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Artist: The Notekillers

Album: The Notekillers

Label: Ecstatic Peace!

Review date: Nov. 4, 2004


To attempt to make a list of every musician whoís been name-checked by Thurston Moore and reaped some positive benefits would be virtually impossible. The man loves music, and always seems happy to share. David First, now renowned as a microtonal and avant-garde composer, became one of the latest beneficiaries of Mooreís unintentional PR when Firstís first band, The Notekillers, was included on a fantasy mix-tape made by Moore. Soon enough, First was in contact with Moore, and a Notekillers CD was a reality. Thurston has said that thereíd be no Sonic Youth without the Notekillers, a statement that most likely includes some after-the-fact exaggeration, but itís not hard to discern the influence this Philadelphian quartet had on a fledgling Sonic Youth.

The Notekillersí instrumentals wonít seem stunningly advanced to the modern listener; itís a common issue with an ďundiscoveredĒ band that by the time their music is being heard, any novelty in their sound is often perceived as much more commonplace than it originally was. One of the bandís goals was to make music that touched upon everything that had come before it, a lofty aim indeed. To integrate punk rock, free jazz, ethnic music and minimalism into one band seems impossible, and it might be; the Notekillers didnít quite do it. Thereís no shame in trying, though, and thereís no doubt that the Notekillersí music was turning heads anyway back in 1977. Thereís a freneticism in their music akin to some of their New York neighbors to the north, though the Notekillersí nervous energy is decidedly more aggressive, on the whole, than that of the Talking Heads or the Feelies. The songs are exercises in stamina, and though the visceral edge of the music is often lost in the rather flat production, thereís still evidence of how powerful the Notekillers may have been in their day. Much of this music relies on a sense of imminent disorder, and though streamlined rock instrumentals are the norm here, a close listener can discern a chaotic underpinning to much of the music, a sense of how pummeling the material could have been live. Even the most hi-fi of the discís 15 tracks are lacking the punchy production that the music deserves, but with an archival release such as this one, the proverbial beggars, of course, canít be choosers.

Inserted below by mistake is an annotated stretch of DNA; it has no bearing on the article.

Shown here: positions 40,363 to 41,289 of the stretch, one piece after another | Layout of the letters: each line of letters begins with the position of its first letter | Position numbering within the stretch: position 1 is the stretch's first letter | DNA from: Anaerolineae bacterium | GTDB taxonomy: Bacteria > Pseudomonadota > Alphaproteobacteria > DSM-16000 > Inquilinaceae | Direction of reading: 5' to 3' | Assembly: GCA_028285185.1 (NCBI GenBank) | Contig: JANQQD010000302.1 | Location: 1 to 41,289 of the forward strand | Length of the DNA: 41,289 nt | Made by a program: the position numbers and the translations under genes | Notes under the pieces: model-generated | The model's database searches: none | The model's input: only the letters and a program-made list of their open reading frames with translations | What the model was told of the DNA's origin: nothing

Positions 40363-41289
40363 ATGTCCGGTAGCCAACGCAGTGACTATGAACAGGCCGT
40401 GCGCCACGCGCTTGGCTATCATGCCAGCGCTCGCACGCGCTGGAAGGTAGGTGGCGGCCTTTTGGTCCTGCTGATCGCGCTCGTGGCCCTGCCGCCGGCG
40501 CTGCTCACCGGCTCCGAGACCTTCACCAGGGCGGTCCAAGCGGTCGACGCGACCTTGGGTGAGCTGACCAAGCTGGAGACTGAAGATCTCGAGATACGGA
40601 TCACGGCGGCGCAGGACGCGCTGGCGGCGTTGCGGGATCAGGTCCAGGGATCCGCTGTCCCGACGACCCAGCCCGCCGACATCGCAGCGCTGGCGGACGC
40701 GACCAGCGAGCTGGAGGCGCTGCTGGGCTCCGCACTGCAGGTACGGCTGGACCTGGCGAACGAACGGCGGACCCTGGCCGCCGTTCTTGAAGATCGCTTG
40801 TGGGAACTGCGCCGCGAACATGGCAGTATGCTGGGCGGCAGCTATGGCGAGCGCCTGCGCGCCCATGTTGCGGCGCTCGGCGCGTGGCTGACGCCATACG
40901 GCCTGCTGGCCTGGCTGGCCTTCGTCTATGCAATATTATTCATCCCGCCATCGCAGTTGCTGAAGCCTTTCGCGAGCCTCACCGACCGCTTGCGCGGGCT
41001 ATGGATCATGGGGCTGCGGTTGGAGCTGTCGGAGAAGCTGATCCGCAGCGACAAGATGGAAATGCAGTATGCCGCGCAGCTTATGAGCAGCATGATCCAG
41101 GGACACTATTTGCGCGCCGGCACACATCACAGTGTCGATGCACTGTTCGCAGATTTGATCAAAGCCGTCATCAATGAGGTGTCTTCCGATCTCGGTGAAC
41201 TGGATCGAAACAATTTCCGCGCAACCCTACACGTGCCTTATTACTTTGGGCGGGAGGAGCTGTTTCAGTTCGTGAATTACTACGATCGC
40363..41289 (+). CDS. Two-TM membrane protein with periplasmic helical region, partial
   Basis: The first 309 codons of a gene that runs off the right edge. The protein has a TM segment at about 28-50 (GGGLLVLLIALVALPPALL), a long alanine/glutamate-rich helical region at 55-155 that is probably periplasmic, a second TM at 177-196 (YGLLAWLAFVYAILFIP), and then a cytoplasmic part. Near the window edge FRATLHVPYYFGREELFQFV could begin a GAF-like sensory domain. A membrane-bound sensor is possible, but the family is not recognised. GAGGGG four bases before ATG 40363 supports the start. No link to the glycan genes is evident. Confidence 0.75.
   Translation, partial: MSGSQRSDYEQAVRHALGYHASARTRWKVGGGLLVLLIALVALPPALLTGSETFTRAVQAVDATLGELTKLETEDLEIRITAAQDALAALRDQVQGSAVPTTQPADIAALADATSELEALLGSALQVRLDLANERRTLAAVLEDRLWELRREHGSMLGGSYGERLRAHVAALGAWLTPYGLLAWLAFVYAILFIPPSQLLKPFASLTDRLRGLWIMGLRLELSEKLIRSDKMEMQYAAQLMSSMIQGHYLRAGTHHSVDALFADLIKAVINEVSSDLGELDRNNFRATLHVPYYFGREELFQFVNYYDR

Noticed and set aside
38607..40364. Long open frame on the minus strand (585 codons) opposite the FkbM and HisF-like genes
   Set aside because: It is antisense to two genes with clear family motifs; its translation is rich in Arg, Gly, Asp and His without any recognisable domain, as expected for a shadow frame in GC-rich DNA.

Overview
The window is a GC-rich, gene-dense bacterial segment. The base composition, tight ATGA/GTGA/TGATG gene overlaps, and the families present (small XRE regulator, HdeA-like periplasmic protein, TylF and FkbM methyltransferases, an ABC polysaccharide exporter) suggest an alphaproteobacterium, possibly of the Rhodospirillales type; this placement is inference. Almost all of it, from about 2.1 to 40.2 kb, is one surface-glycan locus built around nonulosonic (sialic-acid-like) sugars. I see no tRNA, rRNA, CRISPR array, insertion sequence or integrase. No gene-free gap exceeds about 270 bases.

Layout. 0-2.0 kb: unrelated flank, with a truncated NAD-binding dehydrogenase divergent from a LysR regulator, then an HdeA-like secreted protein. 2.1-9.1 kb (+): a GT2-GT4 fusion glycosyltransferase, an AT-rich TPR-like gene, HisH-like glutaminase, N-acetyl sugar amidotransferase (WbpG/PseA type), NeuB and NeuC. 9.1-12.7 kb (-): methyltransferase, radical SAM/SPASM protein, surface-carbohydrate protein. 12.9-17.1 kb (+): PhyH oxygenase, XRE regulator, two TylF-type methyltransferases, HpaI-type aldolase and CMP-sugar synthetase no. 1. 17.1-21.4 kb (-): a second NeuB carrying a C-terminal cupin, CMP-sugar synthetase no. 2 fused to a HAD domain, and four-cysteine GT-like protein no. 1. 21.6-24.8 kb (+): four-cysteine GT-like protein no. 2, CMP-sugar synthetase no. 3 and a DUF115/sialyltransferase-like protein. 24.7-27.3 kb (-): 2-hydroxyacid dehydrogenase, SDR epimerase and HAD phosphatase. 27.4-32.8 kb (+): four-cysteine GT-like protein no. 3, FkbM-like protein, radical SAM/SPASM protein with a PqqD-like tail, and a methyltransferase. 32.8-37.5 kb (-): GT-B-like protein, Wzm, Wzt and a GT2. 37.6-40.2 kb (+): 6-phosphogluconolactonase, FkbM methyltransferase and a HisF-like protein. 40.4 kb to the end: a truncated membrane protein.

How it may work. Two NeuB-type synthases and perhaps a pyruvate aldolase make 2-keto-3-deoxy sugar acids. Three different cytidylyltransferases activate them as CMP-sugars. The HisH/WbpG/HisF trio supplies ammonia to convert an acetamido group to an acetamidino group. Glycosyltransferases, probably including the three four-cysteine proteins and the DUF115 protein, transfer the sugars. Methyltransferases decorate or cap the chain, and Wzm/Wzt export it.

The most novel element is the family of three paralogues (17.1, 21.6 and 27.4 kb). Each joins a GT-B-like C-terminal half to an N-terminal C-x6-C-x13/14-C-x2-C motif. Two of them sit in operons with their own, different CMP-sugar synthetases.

Though they were largely forgotten (until now), the Notekillers may yet find a niche in the annals of underground rock. This disc is an imperfect artifact, perhaps, but any archaeologist would agree that often, in cases such as this, itís the best one could realistically expect. The rebirth made possible by Ecstatic Peace! has carried over to the live stage: the Notekillers have two live dates in New York (Nov. 7 at Tonic & Nov. 11 at The Hook), and, perhaps, an even larger Lazarus act in the making. Like the ghosts who haunt the living due to a past misdeed or injustice, the Notekillers are not to be forgotten, and this CD serves as a reminder of what once was and what still might be.

By Adam Strohm

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